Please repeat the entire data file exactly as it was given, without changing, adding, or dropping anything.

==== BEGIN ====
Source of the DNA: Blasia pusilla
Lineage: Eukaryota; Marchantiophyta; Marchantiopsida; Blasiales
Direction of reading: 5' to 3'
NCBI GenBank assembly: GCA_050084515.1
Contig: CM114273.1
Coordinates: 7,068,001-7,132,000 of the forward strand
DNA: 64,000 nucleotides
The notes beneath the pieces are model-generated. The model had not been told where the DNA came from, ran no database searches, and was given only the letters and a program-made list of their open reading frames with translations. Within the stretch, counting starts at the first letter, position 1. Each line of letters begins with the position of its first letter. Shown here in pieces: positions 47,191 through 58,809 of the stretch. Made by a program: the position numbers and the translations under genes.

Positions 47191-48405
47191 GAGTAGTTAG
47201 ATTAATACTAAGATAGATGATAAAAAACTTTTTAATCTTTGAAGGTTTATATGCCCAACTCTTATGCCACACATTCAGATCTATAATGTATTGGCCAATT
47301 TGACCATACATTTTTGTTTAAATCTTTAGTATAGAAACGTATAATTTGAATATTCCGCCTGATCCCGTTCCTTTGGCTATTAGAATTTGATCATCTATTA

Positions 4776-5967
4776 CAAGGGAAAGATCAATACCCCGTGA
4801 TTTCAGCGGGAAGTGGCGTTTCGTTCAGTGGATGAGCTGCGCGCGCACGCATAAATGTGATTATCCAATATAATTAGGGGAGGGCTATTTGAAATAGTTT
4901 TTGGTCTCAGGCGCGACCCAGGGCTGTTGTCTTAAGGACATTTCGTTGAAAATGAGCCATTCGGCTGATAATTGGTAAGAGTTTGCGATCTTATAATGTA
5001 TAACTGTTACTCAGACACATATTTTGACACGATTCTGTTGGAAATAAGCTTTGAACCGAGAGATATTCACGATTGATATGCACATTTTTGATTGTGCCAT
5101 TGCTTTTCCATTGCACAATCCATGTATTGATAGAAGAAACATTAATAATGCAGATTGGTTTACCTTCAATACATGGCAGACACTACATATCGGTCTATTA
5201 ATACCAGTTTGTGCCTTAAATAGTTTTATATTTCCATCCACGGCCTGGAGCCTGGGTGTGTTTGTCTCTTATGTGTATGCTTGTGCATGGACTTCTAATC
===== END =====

Source of the DNA: Blasia pusilla
Lineage: Eukaryota; Marchantiophyta; Marchantiopsida; Blasiales
Direction of reading: 5' to 3'
NCBI GenBank assembly: GCA_050084515.1
Contig: CM114273.1
Coordinates: 7,068,001-7,132,000 of the forward strand
DNA: 64,000 nucleotides
The notes beneath the pieces are model-generated. The model had not been told where the DNA came from, ran no database searches, and was given only the letters and a program-made list of their open reading frames with translations. Within the stretch, counting starts at the first letter, position 1. Each line of letters begins with the position of its first letter. Shown here in pieces: positions 47,191 through 58,809 of the stretch. Made by a program: the position numbers and the translations under genes.

Positions 47191-48405
47191 GAGTAGTTAG
47201 ATTAATACTAAGATAGATGATAAAAAACTTTTTAATCTTTGAAGGTTTATATGCCCAACTCTTATGCCACACATTCAGATCTATAATGTATTGGCCAATT
47301 TGACCATACATTTTTGTTTAAATCTTTAGTATAGAAACGTATAATTTGAATATTCCGCCTGATCCCGTTCCTTTGGCTATTAGAATTTGATCATCTATTA

Positions 4776-5967
4776 CAAGGGAAAGATCAATACCCCGTGA
4801 TTTCAGCGGGAAGTGGCGTTTCGTTCAGTGGATGAGCTGCGCGCGCACGCATAAATGTGATTATCCAATATAATTAGGGGAGGGCTATTTGAAATAGTTT
4901 TTGGTCTCAGGCGCGACCCAGGGCTGTTGTCTTAAGGACATTTCGTTGAAAATGAGCCATTCGGCTGATAATTGGTAAGAGTTTGCGATCTTATAATGTA
5001 TAACTGTTACTCAGACACATATTTTGACACGATTCTGTTGGAAATAAGCTTTGAACCGAGAGATATTCACGATTGATATGCACATTTTTGATTGTGCCAT
5101 TGCTTTTCCATTGCACAATCCATGTATTGATAGAAGAAACATTAATAATGCAGATTGGTTTACCTTCAATACATGGCAGACACTACATATCGGTCTATTA
5201 ATACCAGTTTGTGCCTTAAATAGTTTTATATTTCCATCCACGGCCTGGAGCCTGGGTGTGTTTGTCTCTTATGTGTATGCTTGTGCATGGACTTCTAATC